My favourite coffee roster in Vancouver is called 49th Parallel. Their coffee is extraordinary—complex and luscious, satisfying. It fetches a price in a competitive market that demonstrates why—in some places at least—coffee is now more profitable for farmers than cocaine.
There is also a new brewery in town—Parallel 49. Though it took several minutes with the waiter at my favourite pub (The Alibi Room—what a brilliant name!) to establish that the Parallel 49 stout was in fact NOT made with an infusion of 49th Parallel coffee, after enjoying a pint of the dark brew I’m convinced that despite unavoidable name confusion, both the brewery and the coffee roaster are permanent fixtures in this city.
These organizations underscore two important points: Vancouver is by far the northernmost city I have ever called home, and the lack of sun at this latitude’s winter months drives people (myself included) to consume significant quantities of both coffee and alcohol.
I had been warned.
“It is physiologically impossible for your body to produce enough vitamin D at this latitude,” a doctor friend told me soon after my arrival in Vancouver. “Impossible. You must take vitamin D supplements, or suffer the consequences.”
“Such as?” I asked, intrigued, but with a tone verging on mockery. (My dad occasionally went on health kicks as I was growing up, and I tend to be more than a little suspicious of vitamin-kids.)
She glared at me. “It’s called Seasonal Affective Disorder. Beyond general depression and lethargy, potential symptoms include hysteria, mania, and in some cases, suicide.” She slapped me with another glare to be sure I wasn’t missing the point. “It’s not something to mess around with.”
No it isn’t.
And ever since I have dutifully practiced the daily discipline of vitamin D.
Maybe it’s because I’m now in my fourth Vancouver winter, but vitamin D doesn’t seem to be doing the trick anymore (nor, sadly, does my regular patronage of both 49th Parallel and Parallel 49’s respective wares). I find that I’m hungry for something more substantial, for seasonal affective disciplines of significant, radiant effect.
I may have found one.
I try to begin my days in twenty minutes of silent prayer. Of course some mornings go better than others, but on the days I actually manage to extract myself from the warm cocoon of my bed to face the cold air and frigid floors, I’ll sit cross legged on a futon, straighten my spine, notice my breathing and do my best to stay awake and corral my thoughts long enough to hear what the divine Whisper might say.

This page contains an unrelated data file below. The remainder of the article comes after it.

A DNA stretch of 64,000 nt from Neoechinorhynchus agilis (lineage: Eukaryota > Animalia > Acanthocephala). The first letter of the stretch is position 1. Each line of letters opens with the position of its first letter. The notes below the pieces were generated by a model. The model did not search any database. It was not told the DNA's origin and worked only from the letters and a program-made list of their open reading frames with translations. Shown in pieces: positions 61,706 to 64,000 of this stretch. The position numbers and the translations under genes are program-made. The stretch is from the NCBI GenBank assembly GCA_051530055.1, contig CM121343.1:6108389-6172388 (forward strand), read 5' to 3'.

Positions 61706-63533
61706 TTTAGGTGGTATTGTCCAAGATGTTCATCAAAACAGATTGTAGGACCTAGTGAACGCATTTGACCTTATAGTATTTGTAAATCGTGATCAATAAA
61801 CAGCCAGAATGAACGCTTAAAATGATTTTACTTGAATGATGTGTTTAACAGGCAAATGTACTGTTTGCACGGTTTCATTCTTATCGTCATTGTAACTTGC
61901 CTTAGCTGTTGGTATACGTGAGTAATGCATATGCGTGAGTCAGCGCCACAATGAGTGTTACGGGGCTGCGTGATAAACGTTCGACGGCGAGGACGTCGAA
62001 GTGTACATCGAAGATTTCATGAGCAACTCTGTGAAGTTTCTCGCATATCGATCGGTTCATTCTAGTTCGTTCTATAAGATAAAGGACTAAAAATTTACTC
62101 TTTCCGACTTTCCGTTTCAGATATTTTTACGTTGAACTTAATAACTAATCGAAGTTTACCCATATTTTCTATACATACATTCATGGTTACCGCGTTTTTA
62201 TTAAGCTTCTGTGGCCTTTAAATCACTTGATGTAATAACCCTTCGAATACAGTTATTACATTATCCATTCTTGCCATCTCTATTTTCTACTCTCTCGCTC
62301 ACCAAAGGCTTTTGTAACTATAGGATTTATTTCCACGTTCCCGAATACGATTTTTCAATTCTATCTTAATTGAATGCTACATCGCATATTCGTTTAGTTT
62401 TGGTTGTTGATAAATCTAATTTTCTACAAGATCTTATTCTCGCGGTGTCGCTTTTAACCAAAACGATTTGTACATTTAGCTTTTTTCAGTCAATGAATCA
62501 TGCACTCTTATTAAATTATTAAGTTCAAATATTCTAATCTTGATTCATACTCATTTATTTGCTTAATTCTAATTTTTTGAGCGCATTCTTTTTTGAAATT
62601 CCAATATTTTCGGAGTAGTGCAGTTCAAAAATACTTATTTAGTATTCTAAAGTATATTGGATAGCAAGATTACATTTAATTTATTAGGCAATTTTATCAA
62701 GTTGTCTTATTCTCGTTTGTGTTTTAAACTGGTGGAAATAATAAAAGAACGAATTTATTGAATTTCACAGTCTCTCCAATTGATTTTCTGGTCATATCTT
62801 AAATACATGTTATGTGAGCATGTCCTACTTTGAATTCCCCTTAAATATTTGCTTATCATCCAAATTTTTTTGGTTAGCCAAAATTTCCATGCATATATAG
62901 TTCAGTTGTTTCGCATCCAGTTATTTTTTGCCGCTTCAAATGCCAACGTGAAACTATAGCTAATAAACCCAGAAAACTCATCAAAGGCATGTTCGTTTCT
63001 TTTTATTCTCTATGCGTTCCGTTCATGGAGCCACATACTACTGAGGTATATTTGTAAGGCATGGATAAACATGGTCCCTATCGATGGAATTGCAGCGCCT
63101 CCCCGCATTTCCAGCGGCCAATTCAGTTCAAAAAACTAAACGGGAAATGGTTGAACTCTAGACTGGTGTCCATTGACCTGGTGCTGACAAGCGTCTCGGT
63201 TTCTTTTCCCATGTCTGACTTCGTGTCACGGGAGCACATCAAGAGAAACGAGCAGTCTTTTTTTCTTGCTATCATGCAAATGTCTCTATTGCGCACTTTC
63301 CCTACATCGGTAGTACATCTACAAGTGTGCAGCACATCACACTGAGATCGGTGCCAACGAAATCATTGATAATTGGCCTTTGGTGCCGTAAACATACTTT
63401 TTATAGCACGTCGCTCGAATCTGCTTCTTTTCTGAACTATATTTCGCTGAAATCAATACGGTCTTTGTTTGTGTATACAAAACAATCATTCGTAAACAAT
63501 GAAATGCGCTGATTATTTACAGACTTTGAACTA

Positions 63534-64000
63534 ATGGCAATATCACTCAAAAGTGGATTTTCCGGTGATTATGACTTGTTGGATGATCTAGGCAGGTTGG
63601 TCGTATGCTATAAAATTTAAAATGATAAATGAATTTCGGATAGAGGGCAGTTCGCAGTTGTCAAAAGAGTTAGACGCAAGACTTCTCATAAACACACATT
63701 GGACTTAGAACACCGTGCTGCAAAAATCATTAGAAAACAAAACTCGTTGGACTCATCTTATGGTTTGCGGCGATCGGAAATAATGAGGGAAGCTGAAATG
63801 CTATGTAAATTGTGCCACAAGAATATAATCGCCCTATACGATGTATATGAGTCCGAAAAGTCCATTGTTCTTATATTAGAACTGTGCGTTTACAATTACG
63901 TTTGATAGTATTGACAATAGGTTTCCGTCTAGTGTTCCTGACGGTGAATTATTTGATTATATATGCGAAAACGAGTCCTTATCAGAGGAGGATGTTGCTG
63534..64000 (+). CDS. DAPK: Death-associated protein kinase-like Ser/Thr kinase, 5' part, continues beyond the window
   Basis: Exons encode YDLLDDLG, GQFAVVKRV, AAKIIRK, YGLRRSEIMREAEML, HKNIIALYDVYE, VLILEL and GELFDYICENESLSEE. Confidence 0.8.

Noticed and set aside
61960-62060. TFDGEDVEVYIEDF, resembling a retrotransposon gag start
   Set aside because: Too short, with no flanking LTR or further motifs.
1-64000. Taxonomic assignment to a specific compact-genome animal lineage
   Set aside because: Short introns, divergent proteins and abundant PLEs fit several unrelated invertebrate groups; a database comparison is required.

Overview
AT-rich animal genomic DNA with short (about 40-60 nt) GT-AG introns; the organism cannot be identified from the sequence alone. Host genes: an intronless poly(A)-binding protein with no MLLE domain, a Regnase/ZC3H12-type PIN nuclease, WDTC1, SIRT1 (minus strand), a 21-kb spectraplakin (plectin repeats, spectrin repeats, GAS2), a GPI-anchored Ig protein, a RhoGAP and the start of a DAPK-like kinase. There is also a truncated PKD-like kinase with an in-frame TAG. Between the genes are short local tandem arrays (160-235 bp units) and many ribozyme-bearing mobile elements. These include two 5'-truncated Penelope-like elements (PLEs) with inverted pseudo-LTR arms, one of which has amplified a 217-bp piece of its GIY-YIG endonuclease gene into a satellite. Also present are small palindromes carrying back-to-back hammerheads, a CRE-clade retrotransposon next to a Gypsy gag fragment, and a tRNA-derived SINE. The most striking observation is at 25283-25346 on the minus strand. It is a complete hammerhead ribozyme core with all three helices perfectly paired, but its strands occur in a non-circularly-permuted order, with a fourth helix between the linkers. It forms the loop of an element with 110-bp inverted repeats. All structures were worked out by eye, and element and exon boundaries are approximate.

This morning my memory returned instantly to Sunday’s church service. We begin each service with a liturgical call and response. In it our pastor lights a tall candle on the altar—the only thing there until the Body and Blood of Christ are brought later in the service.
“Jesus Christ said ‘I am the Light of the World,’” she says. To which we all respond “Christ, Be Our Light.”
And then the service begins, the candle presiding over it all—through the songs and confession, through the times of silence and the passing of the peace, through the offering and the prayers of the people, through the reading of scripture and the sermon. It presides still when, at last, we are all invited forward to partake of the Body and Blood, to be nourished and fortified yet again by the Light of the World. And still the Light of the World presides.
This all came back to me in a moment this morning—a sort of fast-motion summary, blurring together into a breath what had taken the better part of two hours.
So I turned out the lights in my cold room and lit a candle in the darkness. I sat there with knees bent, spine straight, mind awake and alert for once, noticing my breath and testing the candle’s warmth with my fingers. And then, with a lift of heart and a gasp of breath I saw that—without my knowing it—dawn had broken outside, and that my single, fragile flame had been but a foretaste of all that is to come.
O Lord, thou greatest and most true light, whence this light of the day and of the sun doth spring! O Light, which dost lighten every one that cometh into the world! O Light, which knowest no night nor evening, but art always a mid-day most clear and fair, without whom all is most dark darkness, by whom all be most resplendent! O thou wisdom of the eternal ‘Father of mercies’, lighten my mind that I may only see those things that please thee, and may be blinded to all other things. Grant that I may walk in thy ways, and that nothing else may be light and pleasant unto me. Lighten my eyes, O Lord, that I sleep not in death. (John Bradford ~ Burnt at the Stake in 1555).
(From 2000 Years of Prayer.)